She returned to the clinic on October 31, just two weeks after the first mammogram. The new images confirmed a small lump, a tiny mass not big enough to feel. She was ushered to another room for a core needle biopsy. Before proceeding, the doctor studied the original mammograms of both breasts, as well as the new ones of the right, and his eye caught something suspicious, unnoticed before, in the left breast. He decided to biopsy that too. In her typically practical approach to things, Gerrie appreciated the convenience of having both biopsies done at once. The procedure was painless, with no after-effects. She went home to await the results.

Her family physician gave her the news on the phone. It shouldn’t have happened that way, but an emergency in the doctor's family meant that an office visit could not be immediately arranged. Both lumps were cancer, the doctor told her, but they were very small, and she would likely not need more than simple lumpectomies.

Gerrie's first meeting with her surgeon, on November 21, was also reassuring. She would have the lumpectomies in just two weeks. She doesn’t remember being afraid. Her elder sister had been diagnosed with breast cancer at the same age, five years earlier, and always said it was a piece of cake. Gerrie quipped in an email that she was concerned only about not being able to lift more than ten pounds for the first two weeks after the surgery. She also griped about the "stupid" questionnaires at every stop, always repeating the same questions. "I swear I gave them four different dates for the start of menstruation," she said. "I just couldn’t remember." She was grateful to the radiologist who found the lump in the second breast, thinking if he hadn’t been so thorough, she'd be going through all of this again in a few years.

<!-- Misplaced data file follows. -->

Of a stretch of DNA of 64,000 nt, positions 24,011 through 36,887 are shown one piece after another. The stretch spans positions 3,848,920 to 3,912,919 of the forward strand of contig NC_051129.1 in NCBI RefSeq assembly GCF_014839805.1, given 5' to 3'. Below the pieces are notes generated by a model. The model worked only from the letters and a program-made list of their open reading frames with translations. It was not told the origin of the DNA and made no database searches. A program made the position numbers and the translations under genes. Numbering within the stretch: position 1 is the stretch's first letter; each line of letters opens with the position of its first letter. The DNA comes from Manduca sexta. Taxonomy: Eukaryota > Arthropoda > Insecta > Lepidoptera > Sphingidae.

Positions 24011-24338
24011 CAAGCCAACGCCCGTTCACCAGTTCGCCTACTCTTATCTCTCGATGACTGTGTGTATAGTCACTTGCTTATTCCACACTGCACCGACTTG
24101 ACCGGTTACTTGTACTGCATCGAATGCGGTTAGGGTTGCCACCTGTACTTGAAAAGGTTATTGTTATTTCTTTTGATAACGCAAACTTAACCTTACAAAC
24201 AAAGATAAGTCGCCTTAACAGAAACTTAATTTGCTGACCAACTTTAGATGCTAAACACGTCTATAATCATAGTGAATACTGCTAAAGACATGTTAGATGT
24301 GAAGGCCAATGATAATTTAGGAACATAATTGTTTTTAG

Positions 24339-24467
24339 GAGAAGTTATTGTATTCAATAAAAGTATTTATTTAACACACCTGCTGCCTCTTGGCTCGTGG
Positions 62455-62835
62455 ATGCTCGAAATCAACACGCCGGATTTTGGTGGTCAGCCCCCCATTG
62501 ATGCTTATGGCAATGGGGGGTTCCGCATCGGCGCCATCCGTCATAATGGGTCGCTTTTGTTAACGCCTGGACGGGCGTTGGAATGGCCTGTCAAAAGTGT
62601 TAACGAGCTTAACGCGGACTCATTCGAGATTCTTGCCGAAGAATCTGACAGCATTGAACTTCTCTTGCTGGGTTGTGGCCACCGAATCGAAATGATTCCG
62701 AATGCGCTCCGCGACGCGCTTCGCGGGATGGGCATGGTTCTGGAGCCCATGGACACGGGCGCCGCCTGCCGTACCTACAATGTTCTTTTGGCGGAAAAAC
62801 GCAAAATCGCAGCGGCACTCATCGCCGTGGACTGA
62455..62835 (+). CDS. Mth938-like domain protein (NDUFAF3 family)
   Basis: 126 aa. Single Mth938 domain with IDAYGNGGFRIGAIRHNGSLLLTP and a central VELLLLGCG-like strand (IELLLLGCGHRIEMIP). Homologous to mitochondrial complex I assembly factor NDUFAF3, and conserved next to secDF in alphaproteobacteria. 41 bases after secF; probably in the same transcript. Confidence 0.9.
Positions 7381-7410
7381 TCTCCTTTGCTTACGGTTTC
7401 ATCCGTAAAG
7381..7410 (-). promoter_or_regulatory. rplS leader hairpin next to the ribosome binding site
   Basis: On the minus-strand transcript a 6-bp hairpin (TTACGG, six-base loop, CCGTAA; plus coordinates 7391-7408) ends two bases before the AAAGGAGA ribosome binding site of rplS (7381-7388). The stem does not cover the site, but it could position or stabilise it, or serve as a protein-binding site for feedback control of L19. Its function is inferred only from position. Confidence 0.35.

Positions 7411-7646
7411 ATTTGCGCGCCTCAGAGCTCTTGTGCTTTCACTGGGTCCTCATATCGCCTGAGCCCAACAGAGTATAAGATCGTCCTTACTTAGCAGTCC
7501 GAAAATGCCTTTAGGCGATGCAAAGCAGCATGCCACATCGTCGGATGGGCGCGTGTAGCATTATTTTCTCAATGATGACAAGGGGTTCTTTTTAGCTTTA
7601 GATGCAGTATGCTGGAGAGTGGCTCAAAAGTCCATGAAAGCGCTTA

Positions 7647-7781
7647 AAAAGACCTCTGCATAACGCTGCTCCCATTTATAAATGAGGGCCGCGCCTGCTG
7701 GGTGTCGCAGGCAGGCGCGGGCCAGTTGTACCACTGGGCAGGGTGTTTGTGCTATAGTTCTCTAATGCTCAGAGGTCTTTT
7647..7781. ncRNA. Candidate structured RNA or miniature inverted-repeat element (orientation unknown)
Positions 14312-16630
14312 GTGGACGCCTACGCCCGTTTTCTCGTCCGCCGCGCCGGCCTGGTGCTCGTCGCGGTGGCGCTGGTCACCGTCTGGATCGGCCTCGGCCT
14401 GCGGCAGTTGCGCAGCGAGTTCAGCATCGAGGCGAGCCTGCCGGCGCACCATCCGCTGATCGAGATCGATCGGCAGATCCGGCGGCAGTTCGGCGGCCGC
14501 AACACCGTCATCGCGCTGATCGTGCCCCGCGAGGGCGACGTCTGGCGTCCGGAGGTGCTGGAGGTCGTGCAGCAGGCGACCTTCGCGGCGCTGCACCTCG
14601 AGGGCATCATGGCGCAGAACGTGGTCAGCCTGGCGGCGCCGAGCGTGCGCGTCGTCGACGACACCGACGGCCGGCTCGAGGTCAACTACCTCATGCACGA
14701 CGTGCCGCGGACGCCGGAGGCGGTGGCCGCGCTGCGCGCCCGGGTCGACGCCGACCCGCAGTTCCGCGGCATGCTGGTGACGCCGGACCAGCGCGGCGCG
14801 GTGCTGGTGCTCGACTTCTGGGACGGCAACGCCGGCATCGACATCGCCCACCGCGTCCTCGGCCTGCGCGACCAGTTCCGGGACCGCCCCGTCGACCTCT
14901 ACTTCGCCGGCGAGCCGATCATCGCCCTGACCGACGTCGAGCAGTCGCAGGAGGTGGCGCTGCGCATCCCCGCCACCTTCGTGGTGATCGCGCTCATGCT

On December 7, less than eight weeks from the first mammogram, she was in the operating room. The rapid pace at which one appointment led to the next and then to the next didn’t leave much time to think about anything except stocking the fridge and getting organized. Gerrie had begun physiotherapy for her hip, but she let that slide in the whirlwind the diagnosis of breast cancer created. She lives alone but is fiercely self-sufficient, and she told friends not to worry, that a close neighbour would take her home from hospital and be on call for anything she needed. Everything was under control.

She glided smoothly through recovery without much pain -- only some discomfort from bruising and swelling and irritation at having to sleep in a bra. The pathology report indicated two tiny tumours, the one in the right breast only six millimetres in diameter and the one in the left only five millimetres. No lymph nodes were involved. Gerrie had a low-grade stage one cancer, classified as ER-positive, a kind that is less aggressive than others. This was all good news, but she didn’t yet know what follow-up treatment she would need. Her file was now in the hands of an oncologist.

She waited three more weeks. The day she met the oncologist was one of those dreary, cloudy days when you don’t know whether to expect rain, snow, or both. It's weather that chills to the bone. Such an ominous, oppressive hovering in the air makes it hard to have an optimistic outlook. But Gerrie was in for a surprise. The oncologist, a specialist in chemotherapy and drug treatments, was frank in a way she didn’t expect.

Did she know about overdiagnosis? And overtreatment? He explained that overdiagnosis of breast cancer happens to a lot of older women. If she had never had a mammogram, she would likely have lived another ten or twenty years without even knowing she had tumours in her breasts. They might never have caused any problems. Go home, he prescribed, and celebrate a Happy New Year. He wasn’t going to advise any further treatment. Wow, she thought, he just told me that it was all unnecessary.